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Down the Rabbit Hole
Paul Kiritsis, PsyD Clinical Psychology, DPhil., MA (History)


Human Development: Attractor States

Paul Kiritsis - Wednesday, February 18, 2015

What is an “attractor state?” Neuronal networks (i.e. pyramidal cells in the primary visual cortex) receiving dendritic input from peripheral sources (i.e. the retina) and transmitting to other neural networks (i.e. the visual associational cortex) through axonal connections are called attractor networks. Neuron subpopulations pertaining to the same attractor network feed back to their own dendritic connections through excitatory collaterals, a phenomenon known as positive feedback looping, whilst concurrently deploying inhibitory interneurons to suppress activities in neighbouring neural networks, a complementary phenomenon known as negative feedback looping, respectively. N-methyl-D-aspartic acid (NMDA) and gamma-aminobutyric acid (GABA) receptors mediate this dyadic excitatory-inhibitory function, allowing the neurons within an attractor network to persist firing at high frequencies long after the application of an external stimulus has been terminated. Under such circumstances dendritic input may select neuron subpopulations into stimulus-specific “preferential states” otherwise known as “attractor states.”

Some physicists and neuroscientists now believe that stimulus-specific “attractor states” encrypt foreground sensory information like visual, auditory, olfactory, gustatory experiences along with background perceptual information like particular thoughts, explicit memories, emotions, and rule-based decision making into “quale”, the subjective, qualitative aspects of consciousness which cannot be generalized to the entire human species nor communicated to any adequate and gratifying level by the interpersonal operative mode of semantic language and the intersubjective agency of scientific jargon.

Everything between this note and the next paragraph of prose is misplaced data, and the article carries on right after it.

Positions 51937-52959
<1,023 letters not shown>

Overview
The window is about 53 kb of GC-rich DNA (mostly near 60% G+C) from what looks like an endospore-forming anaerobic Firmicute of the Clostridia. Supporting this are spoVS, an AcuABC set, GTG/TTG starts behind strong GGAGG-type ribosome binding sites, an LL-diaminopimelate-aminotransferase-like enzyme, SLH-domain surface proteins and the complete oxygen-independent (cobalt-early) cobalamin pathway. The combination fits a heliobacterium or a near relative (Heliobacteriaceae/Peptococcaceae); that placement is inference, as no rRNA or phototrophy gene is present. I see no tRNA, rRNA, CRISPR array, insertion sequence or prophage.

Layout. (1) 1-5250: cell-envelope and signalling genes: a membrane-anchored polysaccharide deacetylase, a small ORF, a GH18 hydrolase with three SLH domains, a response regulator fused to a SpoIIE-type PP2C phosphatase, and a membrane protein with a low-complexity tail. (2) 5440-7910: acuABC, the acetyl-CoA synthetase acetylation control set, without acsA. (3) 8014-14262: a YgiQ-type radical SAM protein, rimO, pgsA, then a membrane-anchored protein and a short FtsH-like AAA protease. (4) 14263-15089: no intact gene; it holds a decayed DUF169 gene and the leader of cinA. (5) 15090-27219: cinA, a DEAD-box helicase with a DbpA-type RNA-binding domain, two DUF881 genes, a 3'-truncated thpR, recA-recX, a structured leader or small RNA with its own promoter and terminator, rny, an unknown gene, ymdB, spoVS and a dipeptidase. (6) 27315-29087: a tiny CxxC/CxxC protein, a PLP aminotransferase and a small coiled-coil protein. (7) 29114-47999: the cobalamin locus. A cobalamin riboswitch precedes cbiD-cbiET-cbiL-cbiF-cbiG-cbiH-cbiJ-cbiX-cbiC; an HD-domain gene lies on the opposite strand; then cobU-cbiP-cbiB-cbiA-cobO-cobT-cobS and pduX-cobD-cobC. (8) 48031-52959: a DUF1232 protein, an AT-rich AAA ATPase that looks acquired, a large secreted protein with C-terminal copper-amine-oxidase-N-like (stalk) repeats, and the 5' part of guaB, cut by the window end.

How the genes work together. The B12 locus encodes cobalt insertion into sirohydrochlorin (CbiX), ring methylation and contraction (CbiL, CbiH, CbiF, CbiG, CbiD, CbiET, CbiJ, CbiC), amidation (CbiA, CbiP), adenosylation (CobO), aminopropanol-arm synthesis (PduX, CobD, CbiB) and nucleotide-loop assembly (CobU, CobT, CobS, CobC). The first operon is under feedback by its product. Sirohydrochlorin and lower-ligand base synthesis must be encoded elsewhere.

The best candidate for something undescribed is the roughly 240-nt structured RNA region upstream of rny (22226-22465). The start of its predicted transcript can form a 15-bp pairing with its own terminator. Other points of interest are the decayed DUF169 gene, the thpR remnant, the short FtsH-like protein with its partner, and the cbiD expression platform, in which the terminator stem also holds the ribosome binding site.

Attractor networks are inextricably linked with two specific conditions–an active or persistent state and a passive or resting state. In the first, novel dendritic input inaugurates high-frequency neuronal firing within an attractor network, whereas in the second the absence of input leads to a stable, resting state characterized by spontaneous neural depolarizations and low-frequency, random-spiking activity. When attractor networks switch to passive or resting phases, it may be inferred that they are roaming their specific state spaces.  In The Developing Mind, Daniel Siegel proclaims that “attractor states” experienced by individuals as stable, self-organizing patterns with cognitive, affective, and behavioural elements initiate top-down firing of particular neural networks which self-perpetuate their own creation. Neurons which fire together, survive together, and wire together, creating an engrained configuration of mind states, a bundle of psychobiological impulses bound together by banal habit. From this perspective attractor network models and “attractor states” may explain why our mental lives continue to constrict in terms of functionality and creativity, at times tantamount with broken records and unconscious automata. Autobiographical histories are peppered with innumerable examples.